Monday, November 20, 2006

How Do You Know? Answering Faulty Catholic Epistemological Arguments

How do you know with certainty your non-Roman Catholic faith is true? I tend to gravitate towards this question- because in college I majored in Philosophy. One of my mentors was a devout skeptic, who similarly repeatedly asked “…how do you know what you know about anything, and how can you be certain you know it?”

Roman Catholics think that their epistemological problems have somehow vanished by their choice to enter and believe the Roman Catholic Church. My philosophy teachers would have a field day with such a person. It would be very easy for a non-Christian skeptic to tear their arguments on "certainty" to shreds.

Protestants though approach the certainty claims of Roman Catholics a bit differently than a skeptical gadfly. We ask similar questions, but with the purpose of showing that allegiance to an infallible interpreter gives no such thing as absolute certainty. For instance, In his book , Upon This Slippery Rock: Countering Roman Claims to Authority [New York: Calvary Press, 2002], Eric Svendsen asks the following questions:

1. When the Roman Catholic apologist asks, “How do you know your private interpretation of the Bible is correct over against the private interpretation of every other denomination?,” we should respond by asking a question of our own: “How do you know that your private interpretation of Roman documents is correct over against the private interpretation of other Roman Catholics?”

2. When the Roman Catholic apologist asks, “how can you be certain that you are in the truth since all you have to go on is your own fallible private judgment that your church is right?,” we should counter with a similar question: “How can you be certain that you are in the truth since all you have to go on is your own fallible private judgment that Rome is right?”

3. When the Roman Catholic apologist asks, “How do you know you’ve picked the right denomination?, we should respond by asking, “How do you know you’ve picked the right infallible interpreter?”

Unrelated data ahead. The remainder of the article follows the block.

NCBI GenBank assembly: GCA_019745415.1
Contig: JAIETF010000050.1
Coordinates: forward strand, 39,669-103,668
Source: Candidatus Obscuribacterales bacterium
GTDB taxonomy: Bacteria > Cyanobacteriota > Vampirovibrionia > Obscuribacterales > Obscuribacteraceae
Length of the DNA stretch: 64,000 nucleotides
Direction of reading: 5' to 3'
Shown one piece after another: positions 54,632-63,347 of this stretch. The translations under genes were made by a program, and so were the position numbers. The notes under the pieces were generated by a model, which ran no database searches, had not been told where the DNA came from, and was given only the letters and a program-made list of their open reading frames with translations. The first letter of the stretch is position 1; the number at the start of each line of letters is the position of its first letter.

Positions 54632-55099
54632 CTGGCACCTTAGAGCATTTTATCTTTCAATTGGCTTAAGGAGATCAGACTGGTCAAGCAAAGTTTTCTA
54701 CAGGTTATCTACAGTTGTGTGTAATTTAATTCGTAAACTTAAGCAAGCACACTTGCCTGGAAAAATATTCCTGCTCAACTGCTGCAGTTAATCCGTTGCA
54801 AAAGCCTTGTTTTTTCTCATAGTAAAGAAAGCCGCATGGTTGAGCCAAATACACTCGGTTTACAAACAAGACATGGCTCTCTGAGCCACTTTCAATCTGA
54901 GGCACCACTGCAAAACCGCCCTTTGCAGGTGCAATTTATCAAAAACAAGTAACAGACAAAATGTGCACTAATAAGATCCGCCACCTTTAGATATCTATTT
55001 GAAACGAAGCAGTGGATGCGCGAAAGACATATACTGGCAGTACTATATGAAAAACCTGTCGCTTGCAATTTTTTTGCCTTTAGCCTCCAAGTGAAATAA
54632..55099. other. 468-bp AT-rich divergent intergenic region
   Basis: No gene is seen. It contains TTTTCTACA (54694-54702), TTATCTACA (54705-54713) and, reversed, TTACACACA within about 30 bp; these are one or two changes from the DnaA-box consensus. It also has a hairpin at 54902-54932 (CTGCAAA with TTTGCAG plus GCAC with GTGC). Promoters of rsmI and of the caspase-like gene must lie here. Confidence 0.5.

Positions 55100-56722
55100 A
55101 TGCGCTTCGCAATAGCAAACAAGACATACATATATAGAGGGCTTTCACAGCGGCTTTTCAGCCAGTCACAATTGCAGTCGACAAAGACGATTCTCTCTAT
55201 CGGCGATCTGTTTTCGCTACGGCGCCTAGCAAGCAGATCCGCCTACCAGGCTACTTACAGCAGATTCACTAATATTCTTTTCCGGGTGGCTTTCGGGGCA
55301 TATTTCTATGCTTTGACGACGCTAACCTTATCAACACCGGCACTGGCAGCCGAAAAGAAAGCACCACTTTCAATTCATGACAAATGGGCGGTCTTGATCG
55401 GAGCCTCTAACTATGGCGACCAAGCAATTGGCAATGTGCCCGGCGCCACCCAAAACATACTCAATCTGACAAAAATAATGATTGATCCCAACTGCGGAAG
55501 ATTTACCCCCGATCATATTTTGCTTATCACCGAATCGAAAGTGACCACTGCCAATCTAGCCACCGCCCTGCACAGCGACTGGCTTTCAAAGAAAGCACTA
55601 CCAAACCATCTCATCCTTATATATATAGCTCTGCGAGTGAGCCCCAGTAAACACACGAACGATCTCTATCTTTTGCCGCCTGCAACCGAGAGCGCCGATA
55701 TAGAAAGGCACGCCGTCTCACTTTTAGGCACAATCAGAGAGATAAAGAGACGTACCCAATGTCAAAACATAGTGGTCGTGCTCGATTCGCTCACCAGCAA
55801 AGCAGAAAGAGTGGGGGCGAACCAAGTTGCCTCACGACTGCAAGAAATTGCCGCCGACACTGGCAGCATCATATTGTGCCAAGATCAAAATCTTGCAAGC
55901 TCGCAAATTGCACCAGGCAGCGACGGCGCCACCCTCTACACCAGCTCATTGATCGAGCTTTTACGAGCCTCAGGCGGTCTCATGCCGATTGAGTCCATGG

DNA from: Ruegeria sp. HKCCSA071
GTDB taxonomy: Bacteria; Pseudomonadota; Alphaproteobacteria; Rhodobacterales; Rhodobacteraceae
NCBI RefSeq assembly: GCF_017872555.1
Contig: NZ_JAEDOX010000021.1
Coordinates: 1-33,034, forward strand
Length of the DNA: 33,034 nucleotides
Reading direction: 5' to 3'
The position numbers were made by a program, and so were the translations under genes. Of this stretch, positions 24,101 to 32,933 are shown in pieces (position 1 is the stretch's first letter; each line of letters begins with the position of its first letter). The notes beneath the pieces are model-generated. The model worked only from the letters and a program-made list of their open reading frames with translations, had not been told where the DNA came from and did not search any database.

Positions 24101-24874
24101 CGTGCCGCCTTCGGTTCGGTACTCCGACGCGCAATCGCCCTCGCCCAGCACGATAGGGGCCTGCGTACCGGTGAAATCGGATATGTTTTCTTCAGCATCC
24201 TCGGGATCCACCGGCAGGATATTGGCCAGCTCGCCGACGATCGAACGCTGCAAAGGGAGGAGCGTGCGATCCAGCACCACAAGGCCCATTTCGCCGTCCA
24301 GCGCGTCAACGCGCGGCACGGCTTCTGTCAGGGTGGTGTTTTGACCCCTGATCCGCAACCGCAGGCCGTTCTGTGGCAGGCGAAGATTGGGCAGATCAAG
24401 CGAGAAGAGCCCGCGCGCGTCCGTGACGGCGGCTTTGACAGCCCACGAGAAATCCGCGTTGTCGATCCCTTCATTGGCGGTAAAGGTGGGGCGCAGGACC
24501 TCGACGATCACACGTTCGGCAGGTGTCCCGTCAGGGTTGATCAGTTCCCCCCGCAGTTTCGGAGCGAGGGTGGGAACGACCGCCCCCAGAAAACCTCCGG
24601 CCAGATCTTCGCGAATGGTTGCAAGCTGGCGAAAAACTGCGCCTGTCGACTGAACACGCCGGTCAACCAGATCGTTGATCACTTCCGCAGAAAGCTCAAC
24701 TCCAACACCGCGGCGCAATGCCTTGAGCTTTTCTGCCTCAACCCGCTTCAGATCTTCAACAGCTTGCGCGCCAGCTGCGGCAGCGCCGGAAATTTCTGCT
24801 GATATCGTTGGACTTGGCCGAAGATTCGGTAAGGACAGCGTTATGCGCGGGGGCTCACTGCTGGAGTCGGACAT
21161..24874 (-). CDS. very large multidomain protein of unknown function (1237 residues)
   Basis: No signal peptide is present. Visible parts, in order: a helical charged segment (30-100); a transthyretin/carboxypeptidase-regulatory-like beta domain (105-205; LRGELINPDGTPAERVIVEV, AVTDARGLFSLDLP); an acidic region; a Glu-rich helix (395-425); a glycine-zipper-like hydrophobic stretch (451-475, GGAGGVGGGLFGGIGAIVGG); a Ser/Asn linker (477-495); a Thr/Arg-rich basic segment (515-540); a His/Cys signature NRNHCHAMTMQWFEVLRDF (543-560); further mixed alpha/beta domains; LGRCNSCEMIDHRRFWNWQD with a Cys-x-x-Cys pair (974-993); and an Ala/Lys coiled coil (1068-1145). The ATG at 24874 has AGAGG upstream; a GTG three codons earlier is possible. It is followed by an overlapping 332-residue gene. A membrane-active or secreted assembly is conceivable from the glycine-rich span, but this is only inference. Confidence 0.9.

4. When the Roman Catholic apologist insists that the principle of Sola Scriptura has resulted in 25,000 denominations, we should in turn insist that the principle of Scripture plus an infallible interpreter has resulted in an even greater number of religious cults.

Source: Eric Svendsen, , Upon This Slippery Rock: Countering Roman Claims to Authority [New York: Calvary Press, 2002] 65-66.

2 comments:

FM483 said...

James, this post of yours is very interesting. All believers need to improve their logic and reasoning abilities. I am fascinated with the prevalent philosophy in the modern world - Relativism. The illogical nature of this mode of thinking can be easily revealed, but most people are unaware what they are facing. For example, the Relativist insists there are no absolute truths, and in the case of religion therefofre all religions at best only have partial truth. What most people fail to recpgnize is how this line of reasoning by the Relativist violates his or her basic premise: if there are no absolute truths, then this implies the Relativist cannot be 100 percent correct either - that his claim that no religion is better than any other is also subject to error! Y am confronting Relativism every week in one form or the other. Our entire culture is permeatedwith this false philosophy. Two of the best books on this general subjects I have read are "Relativism: Feet Firmly Planted In Mid-Air" by Francis Beckwith and Gregory Koukl and ""That's Just Your Interpretation" by Paul Copan. A preview of the Coban book can be read at this web address:

http://www.issuesetc.org/resource/archives/copan.htm

Greg Koukl is a frequent guest on the Christian talk show IssuesEtc and president of “Stand To Reason”ministries, whose web site is at:

http://www.str.org/site/PageServer

Rhology said...

These are really good posts.
I owe Drs. Svendsen and White much (to say nothing of Webster & King) for helping me find the answers that my E Orthodox friend was asking me, trying to get me to convert w/ him. It was tough going for a while but it was exactly these arguments that refuted him and satisfied me.